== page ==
• COGME-20th Report 2010
president s budget
President’s Budget

From the 2012 HHS Budget Document

Better Align Graduate Medical Education Payments with Patient Care Costs:

gradually reducing [IME] payments by a total of ten percent, beginning in 2014.

Would gives the Secretary authority to set standards for teaching hospitals receiving GME Payments particularly for primary care

coggeshall aamc report 1965
Coggeshall(AAMC) Report, 1965

“Those responsible for medical education…will, in decades ahead, need to devote careful attention to appraising the needs of society for health care and health personnel and to developing and implementing plans to meet to those needs. Failure to do so will damage the standing of the profession and educational institutions and will invite - even make necessary - less desirable approaches to meeting the health care needs of a growing America. If those responsible for medical education fail to assume and act on a responsibility that is now clearly theirs, it will be assumed by others.”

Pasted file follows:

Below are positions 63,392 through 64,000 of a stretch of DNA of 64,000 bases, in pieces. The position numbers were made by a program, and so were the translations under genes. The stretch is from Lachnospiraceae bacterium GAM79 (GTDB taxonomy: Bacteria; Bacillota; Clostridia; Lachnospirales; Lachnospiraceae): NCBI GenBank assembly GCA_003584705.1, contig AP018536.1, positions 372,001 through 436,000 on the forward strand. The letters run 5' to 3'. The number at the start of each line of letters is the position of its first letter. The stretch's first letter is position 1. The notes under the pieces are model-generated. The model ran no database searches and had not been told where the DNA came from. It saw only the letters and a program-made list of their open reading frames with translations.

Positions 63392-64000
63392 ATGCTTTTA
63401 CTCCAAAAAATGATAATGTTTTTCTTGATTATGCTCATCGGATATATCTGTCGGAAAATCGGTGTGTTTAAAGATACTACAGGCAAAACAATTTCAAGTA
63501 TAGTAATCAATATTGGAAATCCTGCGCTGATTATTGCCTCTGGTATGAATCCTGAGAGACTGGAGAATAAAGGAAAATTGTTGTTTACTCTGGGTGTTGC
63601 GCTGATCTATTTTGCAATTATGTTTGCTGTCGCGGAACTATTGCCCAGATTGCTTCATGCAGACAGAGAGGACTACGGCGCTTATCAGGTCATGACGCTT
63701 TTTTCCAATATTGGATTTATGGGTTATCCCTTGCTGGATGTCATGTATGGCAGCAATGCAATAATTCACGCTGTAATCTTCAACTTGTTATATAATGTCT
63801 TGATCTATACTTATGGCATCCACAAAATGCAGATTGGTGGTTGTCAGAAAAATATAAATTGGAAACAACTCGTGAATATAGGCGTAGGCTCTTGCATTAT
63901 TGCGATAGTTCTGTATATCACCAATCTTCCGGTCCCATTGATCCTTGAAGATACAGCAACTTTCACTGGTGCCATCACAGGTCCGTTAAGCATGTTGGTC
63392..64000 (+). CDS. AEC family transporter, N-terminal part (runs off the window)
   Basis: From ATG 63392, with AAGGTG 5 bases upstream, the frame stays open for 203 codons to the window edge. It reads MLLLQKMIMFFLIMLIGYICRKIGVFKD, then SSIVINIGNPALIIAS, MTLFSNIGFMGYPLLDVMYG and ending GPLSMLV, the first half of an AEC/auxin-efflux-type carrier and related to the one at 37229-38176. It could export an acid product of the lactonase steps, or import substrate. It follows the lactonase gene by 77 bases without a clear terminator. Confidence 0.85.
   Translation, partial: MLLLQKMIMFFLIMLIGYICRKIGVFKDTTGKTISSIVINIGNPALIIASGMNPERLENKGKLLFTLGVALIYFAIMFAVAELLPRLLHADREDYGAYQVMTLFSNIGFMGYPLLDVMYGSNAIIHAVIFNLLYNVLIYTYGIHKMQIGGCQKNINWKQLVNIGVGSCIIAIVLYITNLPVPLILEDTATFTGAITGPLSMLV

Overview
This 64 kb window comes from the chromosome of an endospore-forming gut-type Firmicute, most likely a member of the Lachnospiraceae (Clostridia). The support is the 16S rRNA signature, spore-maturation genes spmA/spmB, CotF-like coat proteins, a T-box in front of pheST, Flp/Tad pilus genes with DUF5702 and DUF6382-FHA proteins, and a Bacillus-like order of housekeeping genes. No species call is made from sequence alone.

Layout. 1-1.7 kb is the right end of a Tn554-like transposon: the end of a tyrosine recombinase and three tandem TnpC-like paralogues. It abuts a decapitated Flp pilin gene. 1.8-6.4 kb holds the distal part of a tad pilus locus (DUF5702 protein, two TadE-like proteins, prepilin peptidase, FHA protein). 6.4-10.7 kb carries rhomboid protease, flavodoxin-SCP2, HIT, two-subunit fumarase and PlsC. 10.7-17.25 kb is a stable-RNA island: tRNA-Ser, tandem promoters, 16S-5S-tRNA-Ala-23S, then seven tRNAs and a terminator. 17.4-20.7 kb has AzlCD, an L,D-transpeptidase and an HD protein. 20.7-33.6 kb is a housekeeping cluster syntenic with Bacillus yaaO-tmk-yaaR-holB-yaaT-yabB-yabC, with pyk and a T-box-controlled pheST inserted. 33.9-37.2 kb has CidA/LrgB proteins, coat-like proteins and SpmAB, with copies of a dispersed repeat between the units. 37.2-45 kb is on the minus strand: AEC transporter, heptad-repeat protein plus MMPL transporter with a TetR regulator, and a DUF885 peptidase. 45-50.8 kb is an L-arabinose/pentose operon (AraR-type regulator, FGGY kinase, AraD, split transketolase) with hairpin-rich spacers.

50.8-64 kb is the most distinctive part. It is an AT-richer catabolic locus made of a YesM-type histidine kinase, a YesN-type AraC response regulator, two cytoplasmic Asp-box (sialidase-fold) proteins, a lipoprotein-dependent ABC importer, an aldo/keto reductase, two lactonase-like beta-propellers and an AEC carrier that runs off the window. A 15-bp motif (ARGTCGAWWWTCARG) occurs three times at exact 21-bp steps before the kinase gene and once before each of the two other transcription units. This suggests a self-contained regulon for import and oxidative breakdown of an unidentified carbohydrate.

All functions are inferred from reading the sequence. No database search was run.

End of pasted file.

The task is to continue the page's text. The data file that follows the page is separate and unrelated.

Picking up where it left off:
• Coggeshall, Lowell T. Planning for medical progress through education;a report submitted to the Executive Council of the Association of American Medical Colleges. Evanston, Ill., Association of American Medical Colleges. 1965

“Positive assumption of responsibility and positive action – and this alone – can keep the initiative in the hands of those best prepared to plan the destiny of medical education.”

implications
Implications
  • Increasingly difficult to justify GME funding without accountability
  • We can’t sustain what we have much less meet coming needs
  • GME can bend back to community/national needs
  • Good evidence for trainee selection, training content, training location, and incentives
  • Timely opportunity for policy supporting accountability